Yet there was Madrid slinging "defund" around, with so little reference to current conditions I briefly wondered if the article had been an old one dredged up by an algorithm. But it was dated March 22, 2022. It only felt stale.

When Kingsbury took over the top opinion job at the Times, she told the Nieman Journalism Lab she wanted the section to be "a place where debate is elevated and ideas will be pressure-tested and audiences will hear from people they agree and disagree with." A committed pressure tester, reading Madrid's claim that the term "Latinx" is "[c]ommonly used by media, political and academic elites as a sign of gender inclusivity," might have flagged his abrupt substitution of "media, political and academic elites" for "the Democratic Party," or asked him to provide some examples of how common the usage was.

Here is where the theory of the opinion section crashes into the practice. In its mission to expose readers to people they disagree with, the Times opinion desk has a perverse and longstanding habit of lowering its standards for argument, because it conflates annoying the readers with challenging them. The result is ideological tokenism, where Republicans and conservatives are encouraged to argue weakly and insincerely, or outright falsely.

When someone from the Manhattan Institute is allowed to cite car-theft statistics as a sign of rising violent crime, or when the Harvard Law professor Adrian Vermeule is given space to declare that judges should promote the "common good" without forthrightly spelling out the crackpot hard-right morality that he personally deems to be the "common good," or when Bret Stephens links yet again to something that means the opposite of what he claims it means—the problem with the resulting articles is not that they challenge my political sensibilities, it's that they're afraid to challenge them. Adrian Vermeule won't call for theocracy any more than he has to. He'll just waste the Times reader's time and attention.

And then, turning to the readers of a newly launched aggressively hard-right publication, Vermeule can denounce the whole idea of liberal free speech while boasting that "common-good conservatives publish in The New York Times." Something is being elevated through all of this, but it's not the debate.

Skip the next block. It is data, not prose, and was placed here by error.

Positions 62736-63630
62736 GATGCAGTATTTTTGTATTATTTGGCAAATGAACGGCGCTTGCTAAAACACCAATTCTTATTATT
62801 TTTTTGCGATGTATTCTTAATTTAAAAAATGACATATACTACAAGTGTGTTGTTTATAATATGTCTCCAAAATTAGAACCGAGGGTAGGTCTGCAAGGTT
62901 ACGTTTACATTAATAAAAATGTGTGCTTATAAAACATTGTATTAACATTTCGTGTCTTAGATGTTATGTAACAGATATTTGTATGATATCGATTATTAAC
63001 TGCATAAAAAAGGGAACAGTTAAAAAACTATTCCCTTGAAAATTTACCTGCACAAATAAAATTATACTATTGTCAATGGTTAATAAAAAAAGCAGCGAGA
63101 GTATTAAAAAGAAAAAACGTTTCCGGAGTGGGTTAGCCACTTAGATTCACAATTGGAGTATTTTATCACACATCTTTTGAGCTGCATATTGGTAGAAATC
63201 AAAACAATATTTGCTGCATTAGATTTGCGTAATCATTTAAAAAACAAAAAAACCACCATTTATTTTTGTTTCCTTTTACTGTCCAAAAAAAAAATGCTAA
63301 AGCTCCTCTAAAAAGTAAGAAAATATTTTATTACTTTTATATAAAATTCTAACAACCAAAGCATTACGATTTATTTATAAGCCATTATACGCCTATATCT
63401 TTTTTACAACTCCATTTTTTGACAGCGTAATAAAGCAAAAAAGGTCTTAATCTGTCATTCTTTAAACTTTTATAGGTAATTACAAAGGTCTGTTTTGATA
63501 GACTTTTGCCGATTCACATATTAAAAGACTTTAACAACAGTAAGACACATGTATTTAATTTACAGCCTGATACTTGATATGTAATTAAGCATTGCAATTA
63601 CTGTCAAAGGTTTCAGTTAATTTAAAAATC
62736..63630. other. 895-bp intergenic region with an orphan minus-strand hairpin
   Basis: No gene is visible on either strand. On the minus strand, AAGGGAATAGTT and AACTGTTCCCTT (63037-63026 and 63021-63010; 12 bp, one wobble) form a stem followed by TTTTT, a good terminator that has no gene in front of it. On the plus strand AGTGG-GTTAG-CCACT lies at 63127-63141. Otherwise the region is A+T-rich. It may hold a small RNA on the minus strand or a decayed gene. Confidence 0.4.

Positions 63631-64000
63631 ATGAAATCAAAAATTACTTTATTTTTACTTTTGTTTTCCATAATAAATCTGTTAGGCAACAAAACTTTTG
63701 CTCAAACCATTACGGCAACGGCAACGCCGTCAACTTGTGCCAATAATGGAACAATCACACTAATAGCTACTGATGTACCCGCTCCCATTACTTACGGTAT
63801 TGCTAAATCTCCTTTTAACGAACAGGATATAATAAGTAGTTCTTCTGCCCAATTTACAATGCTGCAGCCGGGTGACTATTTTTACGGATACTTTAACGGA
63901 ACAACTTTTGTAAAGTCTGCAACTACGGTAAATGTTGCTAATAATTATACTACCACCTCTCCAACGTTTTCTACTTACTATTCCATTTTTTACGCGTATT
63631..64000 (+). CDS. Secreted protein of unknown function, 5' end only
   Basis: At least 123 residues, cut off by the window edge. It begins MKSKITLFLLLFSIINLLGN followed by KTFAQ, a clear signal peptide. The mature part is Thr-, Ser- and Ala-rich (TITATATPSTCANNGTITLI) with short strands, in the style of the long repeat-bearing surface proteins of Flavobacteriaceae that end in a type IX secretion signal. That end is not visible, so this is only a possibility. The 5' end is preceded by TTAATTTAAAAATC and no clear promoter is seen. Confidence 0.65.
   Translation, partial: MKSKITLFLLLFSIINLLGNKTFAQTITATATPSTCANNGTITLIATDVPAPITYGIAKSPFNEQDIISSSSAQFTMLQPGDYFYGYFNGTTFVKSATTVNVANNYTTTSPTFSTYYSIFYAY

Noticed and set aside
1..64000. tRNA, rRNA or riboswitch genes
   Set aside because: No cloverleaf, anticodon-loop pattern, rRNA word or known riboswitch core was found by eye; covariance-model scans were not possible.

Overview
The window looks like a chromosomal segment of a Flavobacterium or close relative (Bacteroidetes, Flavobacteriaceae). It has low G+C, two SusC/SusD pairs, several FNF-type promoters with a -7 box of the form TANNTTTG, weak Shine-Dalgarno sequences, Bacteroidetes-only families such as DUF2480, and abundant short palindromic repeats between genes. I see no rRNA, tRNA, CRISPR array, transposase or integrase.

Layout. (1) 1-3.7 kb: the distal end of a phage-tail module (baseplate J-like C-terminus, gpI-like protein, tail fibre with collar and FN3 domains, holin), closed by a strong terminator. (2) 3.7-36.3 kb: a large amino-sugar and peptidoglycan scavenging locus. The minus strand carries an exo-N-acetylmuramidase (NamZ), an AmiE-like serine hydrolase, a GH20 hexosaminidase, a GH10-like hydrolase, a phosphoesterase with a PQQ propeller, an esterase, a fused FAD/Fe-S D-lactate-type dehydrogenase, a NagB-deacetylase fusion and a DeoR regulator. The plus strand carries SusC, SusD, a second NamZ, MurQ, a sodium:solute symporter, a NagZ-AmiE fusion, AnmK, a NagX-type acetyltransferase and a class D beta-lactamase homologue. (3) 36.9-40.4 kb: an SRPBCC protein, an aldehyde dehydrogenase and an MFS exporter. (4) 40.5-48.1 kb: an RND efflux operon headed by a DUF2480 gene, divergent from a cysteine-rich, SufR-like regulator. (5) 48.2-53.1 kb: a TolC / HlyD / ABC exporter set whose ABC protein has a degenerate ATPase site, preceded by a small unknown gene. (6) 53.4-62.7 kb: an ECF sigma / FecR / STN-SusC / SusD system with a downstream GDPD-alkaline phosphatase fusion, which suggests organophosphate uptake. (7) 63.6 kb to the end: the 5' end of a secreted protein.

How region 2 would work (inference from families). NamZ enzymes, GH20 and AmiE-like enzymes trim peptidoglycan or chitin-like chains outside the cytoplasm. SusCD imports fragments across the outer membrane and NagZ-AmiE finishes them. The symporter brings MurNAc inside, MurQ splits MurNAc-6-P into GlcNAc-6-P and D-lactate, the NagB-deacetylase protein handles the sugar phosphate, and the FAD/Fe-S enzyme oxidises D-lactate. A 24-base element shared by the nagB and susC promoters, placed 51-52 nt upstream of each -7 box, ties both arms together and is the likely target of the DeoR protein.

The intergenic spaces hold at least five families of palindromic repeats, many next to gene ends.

Likewise Madrid's piece did the work it set out to do—just not the work it claimed to be doing. He raised the specter of "negative partisanship," in which voters line up against a party rather than in favor of the other party, as if he were cautioning the Democrats against a dangerous course of action: "As 'culture' grows as a proxy for 'race,' the electoral math for Democrats will most likely get bleaker as political campaigns continue as referendums on 'critical race theory' and 'defunding the police.'"

It was a notably disembodied set of claims. Is "culture," all on its own, becoming a proxy for "race"? Are political campaigns spontaneously constituting themselves as referendums on "critical race theory" and "defunding the police"? Of course not. No reasonable observer in 2022 could possibly claim, as a factual matter, that Joe Biden's Democratic Party is heading for the midterms behind a plan to tell the voters that a vote for a Democrat is a vote for "critical race theory" and for defunding the police. What the Republican political strategist was describing here were Republican political strategies, to be used against the Democrats.

Or, even more specifically, he was using the Times to use those strategies. Rather than diagnosing a problem for the Democrats, he was being the problem.